Following each session, Zarechnak immediately dictated his notes, which were then transcribed and circulated among senior US officials. Zarechnak says the US and Soviet versions were never compared. But he says the likelihood of divergence is small because US and Soviet interpreters cross-checked each other at the meetings. Only once was Zarechnak asked to provide an oral briefing, to Secretary of State George P. Shultz and national-security adviser Robert McFarlane after the first Reagan-Gorbachev meet ing. Zarechnak says he's forbidden to talk to the press about any of the substantive details of the meetings.
Zarechnak says preparing for his role in the Geneva summit was largely a matter of drawing on past experience. ``All the issues, like regional and bilateral questions, have come up in my interpreting career over the last 15 years. So, in a sense, everything I'm doing has been in preparation.''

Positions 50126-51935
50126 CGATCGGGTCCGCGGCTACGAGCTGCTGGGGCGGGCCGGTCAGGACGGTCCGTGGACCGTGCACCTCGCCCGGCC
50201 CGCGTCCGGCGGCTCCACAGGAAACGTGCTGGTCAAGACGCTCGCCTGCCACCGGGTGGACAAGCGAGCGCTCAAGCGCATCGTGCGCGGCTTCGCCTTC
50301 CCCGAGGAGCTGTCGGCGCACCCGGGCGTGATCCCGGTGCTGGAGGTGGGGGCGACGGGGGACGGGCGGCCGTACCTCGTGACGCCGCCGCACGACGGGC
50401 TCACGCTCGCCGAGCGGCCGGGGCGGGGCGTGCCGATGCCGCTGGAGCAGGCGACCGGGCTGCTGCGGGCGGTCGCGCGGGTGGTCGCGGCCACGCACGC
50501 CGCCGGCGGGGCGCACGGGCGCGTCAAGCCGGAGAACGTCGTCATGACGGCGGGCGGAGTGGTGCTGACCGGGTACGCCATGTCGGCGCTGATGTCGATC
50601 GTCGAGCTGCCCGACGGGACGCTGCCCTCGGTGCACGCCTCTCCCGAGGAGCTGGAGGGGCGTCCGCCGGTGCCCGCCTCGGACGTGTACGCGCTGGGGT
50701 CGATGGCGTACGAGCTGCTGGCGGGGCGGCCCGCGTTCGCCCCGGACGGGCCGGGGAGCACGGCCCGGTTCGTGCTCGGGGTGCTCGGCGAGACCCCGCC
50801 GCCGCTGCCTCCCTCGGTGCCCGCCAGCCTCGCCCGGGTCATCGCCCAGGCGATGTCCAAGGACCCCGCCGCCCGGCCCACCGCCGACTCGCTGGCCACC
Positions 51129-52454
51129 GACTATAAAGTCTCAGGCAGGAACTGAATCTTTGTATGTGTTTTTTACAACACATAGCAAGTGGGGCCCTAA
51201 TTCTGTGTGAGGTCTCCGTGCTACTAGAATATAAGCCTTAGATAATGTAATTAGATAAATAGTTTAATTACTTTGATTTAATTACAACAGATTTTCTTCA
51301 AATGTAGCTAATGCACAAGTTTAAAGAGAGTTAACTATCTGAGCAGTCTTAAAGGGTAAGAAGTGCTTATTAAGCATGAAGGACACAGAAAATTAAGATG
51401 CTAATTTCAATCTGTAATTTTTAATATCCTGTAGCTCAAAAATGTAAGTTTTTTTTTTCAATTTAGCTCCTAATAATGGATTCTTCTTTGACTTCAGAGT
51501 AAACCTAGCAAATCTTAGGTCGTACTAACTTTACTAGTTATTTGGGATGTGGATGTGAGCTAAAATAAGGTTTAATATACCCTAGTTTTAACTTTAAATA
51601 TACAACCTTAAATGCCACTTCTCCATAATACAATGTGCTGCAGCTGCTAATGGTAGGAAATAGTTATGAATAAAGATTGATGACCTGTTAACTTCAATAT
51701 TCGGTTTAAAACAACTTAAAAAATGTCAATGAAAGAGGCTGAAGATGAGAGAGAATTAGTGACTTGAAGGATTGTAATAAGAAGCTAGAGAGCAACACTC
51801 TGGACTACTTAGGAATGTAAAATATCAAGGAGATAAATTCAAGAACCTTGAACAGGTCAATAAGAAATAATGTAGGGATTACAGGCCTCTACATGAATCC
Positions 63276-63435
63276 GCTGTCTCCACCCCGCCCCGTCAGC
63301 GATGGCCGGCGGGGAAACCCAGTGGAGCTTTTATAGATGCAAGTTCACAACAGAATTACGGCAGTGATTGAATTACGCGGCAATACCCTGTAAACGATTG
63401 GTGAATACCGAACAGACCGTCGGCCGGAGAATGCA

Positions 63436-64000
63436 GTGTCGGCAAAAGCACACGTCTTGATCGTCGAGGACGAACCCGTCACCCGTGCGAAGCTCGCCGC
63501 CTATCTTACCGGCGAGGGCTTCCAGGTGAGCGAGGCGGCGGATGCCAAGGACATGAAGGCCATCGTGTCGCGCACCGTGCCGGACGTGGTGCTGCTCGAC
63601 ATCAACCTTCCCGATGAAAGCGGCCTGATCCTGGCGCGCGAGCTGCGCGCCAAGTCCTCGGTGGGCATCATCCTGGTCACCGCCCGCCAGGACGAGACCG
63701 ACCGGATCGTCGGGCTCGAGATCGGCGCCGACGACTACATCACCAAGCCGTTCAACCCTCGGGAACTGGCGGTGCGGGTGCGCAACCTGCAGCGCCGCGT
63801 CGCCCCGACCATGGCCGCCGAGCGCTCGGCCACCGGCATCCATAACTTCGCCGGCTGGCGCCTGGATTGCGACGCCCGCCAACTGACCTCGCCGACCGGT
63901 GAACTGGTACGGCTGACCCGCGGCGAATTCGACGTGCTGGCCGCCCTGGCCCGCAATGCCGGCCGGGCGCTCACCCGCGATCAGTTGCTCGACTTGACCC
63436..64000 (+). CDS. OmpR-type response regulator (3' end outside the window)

In addition, Zarechnak, who holds a top-secret security clearance, studies official background documents and attends briefings for senior administration officials.
But in this case, he says, ``there were few briefing papers since the President knew more or less what he was going to say. So on my part there was not a great deal to prepare for for this particular summit.''
Zarechnak says that being an interpreter is inevitably seasonal work, varying according to the state of US-Soviet relations. ``When relations fall off, as after [the 1979 Soviet invasion of] Afghanistan, then we have long dry spells when we have little to do. That's the difference between those of us who work in Russian and those who work in Spanish, where you get a lot of countries.''
But in recent months underemployment has not been Zarechnak's problem. This fall, he interpreted three times for Mr. Shultz and twice for Reagan in meetings in Helsinki, Washington, and Moscow leading up to the summit. By November, Zarechnak -- together with the other main US interpeter, William D. Krimer -- was the man in the middle.